Category Archives: Legal definitions

When the testate estate isn’t Genealogists worth their salt know that an estate can be testate or intestate. Testate, meaning an estate where the person who has died “has made a will; one who dies leaving a will.”1 Intestate, meaning … Continue reading

Posted in Legal definitions, Statutes | 4 Comments

What exactly is a marriage bond? Time and again, whenever a marriage bond is referenced, the question comes up. What happens if the two people named in the marriage bond don’t get married? Isn’t there some kind of court action … Continue reading

Posted in Legal definitions, Statutes | 14 Comments

How old was he…? So many times, in genealogy, our ability to construct an argument that this person is related to that person in just this way depends on figuring out just how old somebody was at the time of … Continue reading

Posted in Constitutions, Legal definitions, Statutes | 2 Comments

Benefit of clergy, wager of “battle,” and petit treason (Note: In honor of, and to get ready for, The Legal Genealogist‘s trip to the Genealogical Forum of Oregon this weekend, here’s a reprise of this 2012 post about Oregon’s criminal … Continue reading

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The rest of the marriage story Tomorrow marks the 98th anniversary of the day when a pair of 18-year-olds stood before a Texas judge and exchanged their wedding vows. And a year ago, The Legal Genealogist told the tale of … Continue reading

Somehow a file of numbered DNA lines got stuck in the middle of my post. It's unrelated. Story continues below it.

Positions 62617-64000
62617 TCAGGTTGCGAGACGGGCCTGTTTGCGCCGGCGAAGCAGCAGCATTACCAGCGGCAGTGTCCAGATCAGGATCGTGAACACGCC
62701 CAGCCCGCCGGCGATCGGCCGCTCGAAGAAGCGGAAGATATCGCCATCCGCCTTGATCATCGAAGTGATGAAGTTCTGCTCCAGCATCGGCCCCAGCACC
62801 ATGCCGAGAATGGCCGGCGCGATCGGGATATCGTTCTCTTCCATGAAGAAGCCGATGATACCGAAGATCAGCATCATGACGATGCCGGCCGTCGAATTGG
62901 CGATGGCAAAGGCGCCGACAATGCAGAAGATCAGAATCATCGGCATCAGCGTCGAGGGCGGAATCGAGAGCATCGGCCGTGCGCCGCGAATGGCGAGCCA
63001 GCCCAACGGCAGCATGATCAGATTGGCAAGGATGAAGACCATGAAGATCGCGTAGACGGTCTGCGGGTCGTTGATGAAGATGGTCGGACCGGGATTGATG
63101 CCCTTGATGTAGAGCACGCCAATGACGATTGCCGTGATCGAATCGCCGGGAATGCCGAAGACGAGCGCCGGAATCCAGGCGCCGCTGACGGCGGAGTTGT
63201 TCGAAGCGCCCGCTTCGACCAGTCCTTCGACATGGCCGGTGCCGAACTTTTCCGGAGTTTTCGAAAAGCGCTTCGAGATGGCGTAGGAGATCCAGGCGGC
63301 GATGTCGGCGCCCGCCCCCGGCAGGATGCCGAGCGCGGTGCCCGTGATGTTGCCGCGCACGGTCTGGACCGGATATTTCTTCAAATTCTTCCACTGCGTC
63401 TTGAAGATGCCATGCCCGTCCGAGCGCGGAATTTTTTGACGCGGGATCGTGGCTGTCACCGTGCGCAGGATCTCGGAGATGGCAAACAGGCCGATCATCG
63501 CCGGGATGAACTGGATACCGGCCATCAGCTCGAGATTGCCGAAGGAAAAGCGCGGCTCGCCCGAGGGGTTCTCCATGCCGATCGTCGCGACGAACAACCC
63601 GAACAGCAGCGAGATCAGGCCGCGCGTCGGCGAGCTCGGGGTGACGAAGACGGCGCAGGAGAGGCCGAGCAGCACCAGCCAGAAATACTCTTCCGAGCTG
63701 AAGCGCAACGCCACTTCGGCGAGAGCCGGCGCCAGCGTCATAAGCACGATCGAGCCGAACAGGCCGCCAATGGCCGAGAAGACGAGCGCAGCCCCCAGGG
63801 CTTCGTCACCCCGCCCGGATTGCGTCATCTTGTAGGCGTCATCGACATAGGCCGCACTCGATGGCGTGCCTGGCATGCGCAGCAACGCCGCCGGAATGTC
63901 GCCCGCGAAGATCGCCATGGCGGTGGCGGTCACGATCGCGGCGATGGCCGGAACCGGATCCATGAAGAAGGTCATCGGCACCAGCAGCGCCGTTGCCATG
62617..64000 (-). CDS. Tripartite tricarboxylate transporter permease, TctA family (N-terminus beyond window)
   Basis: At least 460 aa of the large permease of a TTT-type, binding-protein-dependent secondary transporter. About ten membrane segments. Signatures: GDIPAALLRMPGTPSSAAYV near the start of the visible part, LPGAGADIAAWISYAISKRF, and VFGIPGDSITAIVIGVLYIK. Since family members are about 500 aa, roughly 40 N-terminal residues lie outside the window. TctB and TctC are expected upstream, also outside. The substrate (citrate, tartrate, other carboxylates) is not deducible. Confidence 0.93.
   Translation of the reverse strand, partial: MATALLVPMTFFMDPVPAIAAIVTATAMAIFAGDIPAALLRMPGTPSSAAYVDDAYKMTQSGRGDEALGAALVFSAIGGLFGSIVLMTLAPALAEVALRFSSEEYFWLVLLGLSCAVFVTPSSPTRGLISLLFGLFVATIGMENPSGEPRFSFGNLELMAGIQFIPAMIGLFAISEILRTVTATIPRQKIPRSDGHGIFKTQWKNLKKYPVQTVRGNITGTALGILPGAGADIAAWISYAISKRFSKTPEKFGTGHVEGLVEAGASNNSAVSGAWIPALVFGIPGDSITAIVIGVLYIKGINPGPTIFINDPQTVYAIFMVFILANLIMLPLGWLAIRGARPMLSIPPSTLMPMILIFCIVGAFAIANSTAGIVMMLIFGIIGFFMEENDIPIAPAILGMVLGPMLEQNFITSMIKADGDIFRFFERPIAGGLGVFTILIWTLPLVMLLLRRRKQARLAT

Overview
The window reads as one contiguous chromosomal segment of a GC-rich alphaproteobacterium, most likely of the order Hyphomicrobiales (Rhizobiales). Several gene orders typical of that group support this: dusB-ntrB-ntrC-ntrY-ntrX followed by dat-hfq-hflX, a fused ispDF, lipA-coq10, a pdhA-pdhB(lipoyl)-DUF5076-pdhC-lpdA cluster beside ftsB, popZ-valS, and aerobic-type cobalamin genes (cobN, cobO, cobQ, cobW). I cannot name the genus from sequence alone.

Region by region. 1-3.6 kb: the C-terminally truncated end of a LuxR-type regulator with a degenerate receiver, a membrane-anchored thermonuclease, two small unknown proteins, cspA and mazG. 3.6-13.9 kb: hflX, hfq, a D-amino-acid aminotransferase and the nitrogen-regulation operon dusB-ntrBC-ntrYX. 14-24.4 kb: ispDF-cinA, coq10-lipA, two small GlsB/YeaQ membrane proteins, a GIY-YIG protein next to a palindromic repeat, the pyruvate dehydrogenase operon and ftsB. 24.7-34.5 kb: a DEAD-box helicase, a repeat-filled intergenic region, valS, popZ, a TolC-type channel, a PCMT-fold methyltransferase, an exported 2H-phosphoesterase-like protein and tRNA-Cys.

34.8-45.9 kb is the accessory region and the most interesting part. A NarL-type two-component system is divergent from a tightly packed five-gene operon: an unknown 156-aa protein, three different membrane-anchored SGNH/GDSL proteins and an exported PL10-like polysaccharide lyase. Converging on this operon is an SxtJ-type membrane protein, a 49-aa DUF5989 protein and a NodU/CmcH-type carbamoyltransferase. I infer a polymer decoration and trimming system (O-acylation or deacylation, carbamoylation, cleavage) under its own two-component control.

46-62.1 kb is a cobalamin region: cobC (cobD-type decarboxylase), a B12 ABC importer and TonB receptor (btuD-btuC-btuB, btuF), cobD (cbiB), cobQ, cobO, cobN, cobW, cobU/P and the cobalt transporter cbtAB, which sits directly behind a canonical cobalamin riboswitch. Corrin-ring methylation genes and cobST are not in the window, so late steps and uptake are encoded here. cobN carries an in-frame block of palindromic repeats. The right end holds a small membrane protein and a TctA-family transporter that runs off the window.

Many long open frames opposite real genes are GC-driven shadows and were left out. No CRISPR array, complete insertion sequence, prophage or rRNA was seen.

Posted in Legal definitions, My family, Statutes | 11 Comments

Plaintiffs and defendants in error It’s right there, in the very name of the case. “Dred Scott,” the title of the document begins. “Plaintiff in error.” It’s the opinion of the United States Supreme Court in one of the most … Continue reading

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The language of the law. Part Latin, part Anglo-Saxon, all confusing. Flush, our ancestors generally weren’t. Well, okay, maybe yours were. After watching the Anderson Cooper segment of Finding Your Roots this week1, The Legal Genealogist is reminded that there … Continue reading

Posted in Legal definitions | 11 Comments

The language of the law. Part Latin, part Anglo-Saxon, all confusing. It’s one of those words even The Legal Genealogist can look at… and be led astray by. The term apostille just plain flat out looks like it ought to … Continue reading

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Quis custodiet ipsos custodes? He was, the record shows, some 74 or 75 years old, living with his son Jeremiah. He had some money coming to him from a mortgage on some property in New York, and had a few … Continue reading

Posted in Legal definitions, Statutes | 2 Comments

Ick! The -ix! Whistling girls and crowing hens Always come to some bad end.1 They are decidedly odd to the modern eye, these words from an older time. Administratrix. Executrix. They are even odder to the modern ear, if you … Continue reading

Posted in Legal definitions | 18 Comments